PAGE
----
TREES OF CIRCULAR MOTION
The Irish artist Orla Barry used the poems of Mimi Khalvati as the basis for her permanent installation, Trees of Circular Motion, on Lustplein. The work consists of eight circular enamel boards that refer to the name of the district, Het Rad (The Wheel).
The texts, which radiate from the centre, may also remind one of a diagrammatic map, with streets and squares leading out from the centre. Het Rad thus becomes a city on the edge of the city or a city within the city. Seen from a distance, Mimi Khalvati's words become stars that radiate their meaning.
Orla Barry had also previously made several unusual posters that refer to Mimi Khalvati's poems.
Two posters designed by the artist Orla Barry on which the sonnets of the Iranian-British poet Mimi Khalvati were printed in the shape of wheels were posted through every letterbox in the garden suburb of Het Rad (La Roue / The Wheel) in Anderlecht. She also added her own texts, in which she refers to the names of the streets in the suburb. Barry also created a similar permanent sculpture for this neighbourhood.
Of course visually the shapes on the posters refer to the name of the suburb, but the wheels could also represent a schematic map of the city with streets and squares leading away from the city centre to the outskirts. In this way Het Rad becomes a city on the edge of the city or a city within the city. The posters have no obvious orientation and can be hung up in any way, and from a distance the words form stars that radiate meaning.
In March 2007 the British-Iranian poet Mimi Khalvati visited Het Rad and met the Irish artist Orla Barry, who was working in the area at the time. Khalvati wrote twelve sonnets. Barry had them printed in the form of a wheel (het rad) on posters that were distributed house to house. She also added her own writings, playful evocations of the street names in Het Rad, which refer to the social concerns of the early twentieth century. Children at the local primary school - Het Rad - wrote their own poems and presented them at the school party. Khalvati's poetry also played a part in the local summer festivities.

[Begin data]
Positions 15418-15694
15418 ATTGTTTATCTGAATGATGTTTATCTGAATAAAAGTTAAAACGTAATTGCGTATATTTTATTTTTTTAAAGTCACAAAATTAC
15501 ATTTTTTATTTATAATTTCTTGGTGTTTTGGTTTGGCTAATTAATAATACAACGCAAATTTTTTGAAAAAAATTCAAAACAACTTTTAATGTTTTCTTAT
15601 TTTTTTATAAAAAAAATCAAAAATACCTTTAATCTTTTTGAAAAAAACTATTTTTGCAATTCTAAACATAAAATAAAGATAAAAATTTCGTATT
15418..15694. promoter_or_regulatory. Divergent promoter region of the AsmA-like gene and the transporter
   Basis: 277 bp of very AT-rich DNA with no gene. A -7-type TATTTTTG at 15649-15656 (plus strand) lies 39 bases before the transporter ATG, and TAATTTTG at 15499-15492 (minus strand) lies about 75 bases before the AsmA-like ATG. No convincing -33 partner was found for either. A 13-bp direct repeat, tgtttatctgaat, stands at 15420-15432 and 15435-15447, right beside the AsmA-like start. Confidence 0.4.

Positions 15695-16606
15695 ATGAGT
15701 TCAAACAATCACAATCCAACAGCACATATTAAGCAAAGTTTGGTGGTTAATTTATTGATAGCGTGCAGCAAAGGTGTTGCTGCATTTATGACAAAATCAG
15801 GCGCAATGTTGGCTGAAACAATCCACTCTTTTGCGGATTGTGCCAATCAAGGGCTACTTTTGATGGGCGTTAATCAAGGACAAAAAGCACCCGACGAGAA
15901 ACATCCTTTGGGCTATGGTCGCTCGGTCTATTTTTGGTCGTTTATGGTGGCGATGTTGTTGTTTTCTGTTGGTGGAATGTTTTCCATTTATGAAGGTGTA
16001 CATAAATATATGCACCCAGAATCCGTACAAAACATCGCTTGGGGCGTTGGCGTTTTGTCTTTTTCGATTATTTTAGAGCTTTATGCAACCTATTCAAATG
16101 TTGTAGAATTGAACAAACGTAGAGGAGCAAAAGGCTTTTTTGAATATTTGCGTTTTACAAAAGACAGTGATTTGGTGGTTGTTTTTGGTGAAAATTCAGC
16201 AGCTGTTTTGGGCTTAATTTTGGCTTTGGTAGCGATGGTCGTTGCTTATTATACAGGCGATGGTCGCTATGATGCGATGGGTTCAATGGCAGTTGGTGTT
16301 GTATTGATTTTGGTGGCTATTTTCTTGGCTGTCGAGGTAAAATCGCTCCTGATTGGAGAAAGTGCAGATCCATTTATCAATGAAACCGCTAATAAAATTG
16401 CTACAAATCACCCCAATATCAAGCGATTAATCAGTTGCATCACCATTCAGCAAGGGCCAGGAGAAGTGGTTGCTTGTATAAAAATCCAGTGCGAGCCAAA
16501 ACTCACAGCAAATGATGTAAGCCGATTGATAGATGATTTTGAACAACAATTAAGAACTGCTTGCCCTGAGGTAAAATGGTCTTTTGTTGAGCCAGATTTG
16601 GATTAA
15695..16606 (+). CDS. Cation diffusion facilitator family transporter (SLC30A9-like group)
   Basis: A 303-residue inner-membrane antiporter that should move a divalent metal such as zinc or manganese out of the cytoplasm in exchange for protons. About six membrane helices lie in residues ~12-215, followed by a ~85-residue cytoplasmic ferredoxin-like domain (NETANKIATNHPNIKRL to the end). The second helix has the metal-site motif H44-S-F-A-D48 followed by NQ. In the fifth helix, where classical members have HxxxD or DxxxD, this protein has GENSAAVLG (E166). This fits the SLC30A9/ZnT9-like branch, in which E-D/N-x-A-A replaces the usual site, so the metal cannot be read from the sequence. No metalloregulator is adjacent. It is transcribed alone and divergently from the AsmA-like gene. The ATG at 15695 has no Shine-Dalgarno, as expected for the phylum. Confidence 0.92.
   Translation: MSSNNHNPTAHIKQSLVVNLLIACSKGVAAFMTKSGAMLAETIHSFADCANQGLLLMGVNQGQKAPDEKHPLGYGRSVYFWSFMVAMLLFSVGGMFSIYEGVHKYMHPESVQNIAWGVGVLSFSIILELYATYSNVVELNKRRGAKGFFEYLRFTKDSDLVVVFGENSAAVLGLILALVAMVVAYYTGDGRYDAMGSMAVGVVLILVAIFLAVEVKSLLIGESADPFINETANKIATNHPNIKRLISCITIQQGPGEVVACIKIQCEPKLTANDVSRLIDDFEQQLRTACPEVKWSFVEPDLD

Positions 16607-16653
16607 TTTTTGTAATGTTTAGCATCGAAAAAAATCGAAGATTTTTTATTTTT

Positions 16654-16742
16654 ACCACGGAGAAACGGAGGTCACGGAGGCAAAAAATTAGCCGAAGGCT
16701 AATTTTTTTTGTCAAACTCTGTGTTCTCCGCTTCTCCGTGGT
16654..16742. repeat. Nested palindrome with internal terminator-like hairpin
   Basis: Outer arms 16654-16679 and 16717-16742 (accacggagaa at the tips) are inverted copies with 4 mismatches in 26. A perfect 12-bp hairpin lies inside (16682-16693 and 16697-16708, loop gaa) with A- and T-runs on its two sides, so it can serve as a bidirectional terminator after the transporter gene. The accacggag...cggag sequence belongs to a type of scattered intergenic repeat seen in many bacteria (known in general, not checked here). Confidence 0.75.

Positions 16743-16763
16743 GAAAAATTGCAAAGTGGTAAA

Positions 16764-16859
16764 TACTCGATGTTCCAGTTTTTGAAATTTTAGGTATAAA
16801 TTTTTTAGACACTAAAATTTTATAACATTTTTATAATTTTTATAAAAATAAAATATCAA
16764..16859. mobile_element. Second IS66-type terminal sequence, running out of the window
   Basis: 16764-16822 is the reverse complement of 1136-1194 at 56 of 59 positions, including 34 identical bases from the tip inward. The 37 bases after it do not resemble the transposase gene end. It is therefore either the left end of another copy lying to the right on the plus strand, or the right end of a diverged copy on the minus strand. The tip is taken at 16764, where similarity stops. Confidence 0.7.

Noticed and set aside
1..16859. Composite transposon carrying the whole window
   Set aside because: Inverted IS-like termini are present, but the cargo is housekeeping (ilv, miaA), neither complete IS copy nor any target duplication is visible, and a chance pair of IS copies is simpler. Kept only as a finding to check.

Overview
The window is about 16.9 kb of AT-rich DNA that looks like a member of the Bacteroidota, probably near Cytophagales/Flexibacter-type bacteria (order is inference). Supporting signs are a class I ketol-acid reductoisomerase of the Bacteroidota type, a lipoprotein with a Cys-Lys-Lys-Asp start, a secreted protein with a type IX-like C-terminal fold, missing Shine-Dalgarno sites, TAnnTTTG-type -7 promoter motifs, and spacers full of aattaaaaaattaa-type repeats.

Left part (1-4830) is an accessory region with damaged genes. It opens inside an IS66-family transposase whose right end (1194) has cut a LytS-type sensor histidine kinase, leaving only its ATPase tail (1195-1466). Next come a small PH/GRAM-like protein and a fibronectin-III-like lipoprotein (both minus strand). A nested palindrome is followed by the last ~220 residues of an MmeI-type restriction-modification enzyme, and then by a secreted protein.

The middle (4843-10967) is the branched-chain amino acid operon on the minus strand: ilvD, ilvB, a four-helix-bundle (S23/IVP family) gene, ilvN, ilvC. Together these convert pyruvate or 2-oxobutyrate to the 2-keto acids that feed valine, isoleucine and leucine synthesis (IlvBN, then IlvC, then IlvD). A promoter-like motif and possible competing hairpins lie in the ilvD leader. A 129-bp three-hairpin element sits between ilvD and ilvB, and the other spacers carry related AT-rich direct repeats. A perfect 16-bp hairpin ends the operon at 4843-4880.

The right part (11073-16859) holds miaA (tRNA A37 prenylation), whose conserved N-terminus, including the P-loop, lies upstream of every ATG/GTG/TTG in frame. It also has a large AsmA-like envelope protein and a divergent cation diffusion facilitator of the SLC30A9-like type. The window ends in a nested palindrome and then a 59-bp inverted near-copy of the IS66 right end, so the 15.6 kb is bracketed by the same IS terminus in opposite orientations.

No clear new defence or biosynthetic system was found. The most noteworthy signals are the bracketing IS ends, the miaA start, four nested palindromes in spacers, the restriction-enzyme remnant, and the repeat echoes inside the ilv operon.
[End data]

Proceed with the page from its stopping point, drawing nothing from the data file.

Orla Barry (Wexford, 1969) does work that is rooted in language and symbols and is founded on the tension between visual and literary representation. This Irish artist writes poetic prose, scraps of text and excerpts that arise out of philosophical reflection, passing thoughts and aspects of her life, and also out of fictional narrative elements and sound associations. In her series of photos, publications, films and performances she deals with such topics as linguistic intoxication, proximity and distance, melancholy and frivolity, and friendship and family relationships. Her work has been shown in solo exhibitions at W139 in Amsterdam, the SMAK in Ghent, Camden Arts Centre in London, the Irish Museum of Modern Art in Dublin and Argos in Brussels. In 2010 she created The Stone Garden, an Irish sunken seating area to which the clients of the Psychiatric centre in Duffel can withdraw.